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Exp Neurol. 2007 Feb;203(2):555-67. Epub 2006 Oct 24.

Sensorimotor and cognitive deficits after transient middle cerebral artery occlusion in the mouse.

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UMR 6185 - CNRS, Neurodegenerescence: models and therapeutic strategies, University of Caen Basse-Normandie, CYCERON, Bd H Becquerel - BP 5229, F-14074 Caen Cedex, France.


Whereas behavioral impairments after stroke are increasingly studied in the rat, little is known about the long-term functional consequences of focal ischemia in the mouse. To address this issue, Swiss mice underwent transient (60 min) intraluminal occlusion of the middle cerebral artery (MCAo) or sham surgery. Sensorimotor (chimney, accelerating rotarod, pole, corner, adhesive removal and staircase tests) and cognitive (passive avoidance and Morris water maze) performances were regularly assessed during 1 month, after which the final histological lesion was measured. Motor coordination and balance, assessed by the chimney and rotarod tests, were transiently altered by MCAo. Moreover, bradykinesia was evidenced by the pole test. The most striking and long-lasting (1 month) sensorimotor deficits were postural asymmetries on the corner test, bilateral skilled forepaw reaching deficits on the staircase test and a contralateral sensorimotor impairment on the adhesive removal test. MCAo animals showed normal spatial learning abilities on the Morris water maze test, but they displayed learning deficits measured by the passive avoidance test. This latter deficit was significantly correlated with both cortical and striatal damage. Our findings demonstrate the usefulness of three tests that had never been reported in the mouse after ischemia: the adhesive removal, staircase and pole tests, which showed deficits 1 month after ischemia and should therefore constitute meaningful tools in mice for assessing both neuroprotective and regenerative therapies in stroke preclinical studies.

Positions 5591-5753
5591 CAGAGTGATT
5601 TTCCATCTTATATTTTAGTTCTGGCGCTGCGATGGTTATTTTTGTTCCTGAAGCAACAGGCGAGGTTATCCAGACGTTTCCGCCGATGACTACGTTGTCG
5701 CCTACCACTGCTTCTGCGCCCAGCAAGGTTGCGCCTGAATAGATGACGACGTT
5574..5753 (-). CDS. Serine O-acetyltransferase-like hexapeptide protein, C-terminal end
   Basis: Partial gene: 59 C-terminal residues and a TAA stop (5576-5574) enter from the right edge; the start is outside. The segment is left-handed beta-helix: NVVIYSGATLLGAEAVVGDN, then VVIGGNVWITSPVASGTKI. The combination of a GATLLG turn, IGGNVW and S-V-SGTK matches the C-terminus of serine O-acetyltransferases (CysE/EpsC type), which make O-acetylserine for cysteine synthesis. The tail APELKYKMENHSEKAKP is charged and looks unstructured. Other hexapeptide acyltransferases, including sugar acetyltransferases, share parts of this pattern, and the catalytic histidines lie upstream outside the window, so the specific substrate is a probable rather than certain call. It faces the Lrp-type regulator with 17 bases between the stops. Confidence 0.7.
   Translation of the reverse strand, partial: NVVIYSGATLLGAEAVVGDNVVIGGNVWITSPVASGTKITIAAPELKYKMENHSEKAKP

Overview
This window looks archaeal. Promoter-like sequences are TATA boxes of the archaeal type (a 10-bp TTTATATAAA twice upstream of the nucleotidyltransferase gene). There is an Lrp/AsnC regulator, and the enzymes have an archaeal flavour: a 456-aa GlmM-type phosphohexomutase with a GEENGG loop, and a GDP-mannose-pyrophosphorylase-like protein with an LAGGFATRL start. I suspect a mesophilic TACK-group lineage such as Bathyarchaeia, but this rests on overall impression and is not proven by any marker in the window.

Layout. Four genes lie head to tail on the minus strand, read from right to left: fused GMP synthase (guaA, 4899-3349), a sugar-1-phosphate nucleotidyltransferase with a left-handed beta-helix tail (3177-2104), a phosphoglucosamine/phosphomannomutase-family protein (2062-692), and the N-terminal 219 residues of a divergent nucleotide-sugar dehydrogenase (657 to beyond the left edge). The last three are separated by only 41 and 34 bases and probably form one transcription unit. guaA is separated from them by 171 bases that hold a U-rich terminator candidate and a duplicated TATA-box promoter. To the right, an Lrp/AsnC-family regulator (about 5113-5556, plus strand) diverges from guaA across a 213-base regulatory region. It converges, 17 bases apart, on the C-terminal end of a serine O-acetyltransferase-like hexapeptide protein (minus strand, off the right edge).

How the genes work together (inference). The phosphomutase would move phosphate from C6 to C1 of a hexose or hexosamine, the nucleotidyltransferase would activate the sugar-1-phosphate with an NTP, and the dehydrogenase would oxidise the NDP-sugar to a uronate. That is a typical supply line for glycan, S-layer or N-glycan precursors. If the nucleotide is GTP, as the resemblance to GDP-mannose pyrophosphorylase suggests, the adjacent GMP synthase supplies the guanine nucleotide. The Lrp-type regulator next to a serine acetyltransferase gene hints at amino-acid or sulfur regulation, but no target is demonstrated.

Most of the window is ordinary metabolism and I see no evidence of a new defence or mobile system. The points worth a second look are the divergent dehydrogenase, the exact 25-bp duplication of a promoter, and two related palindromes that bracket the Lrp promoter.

[Indexed for MEDLINE]

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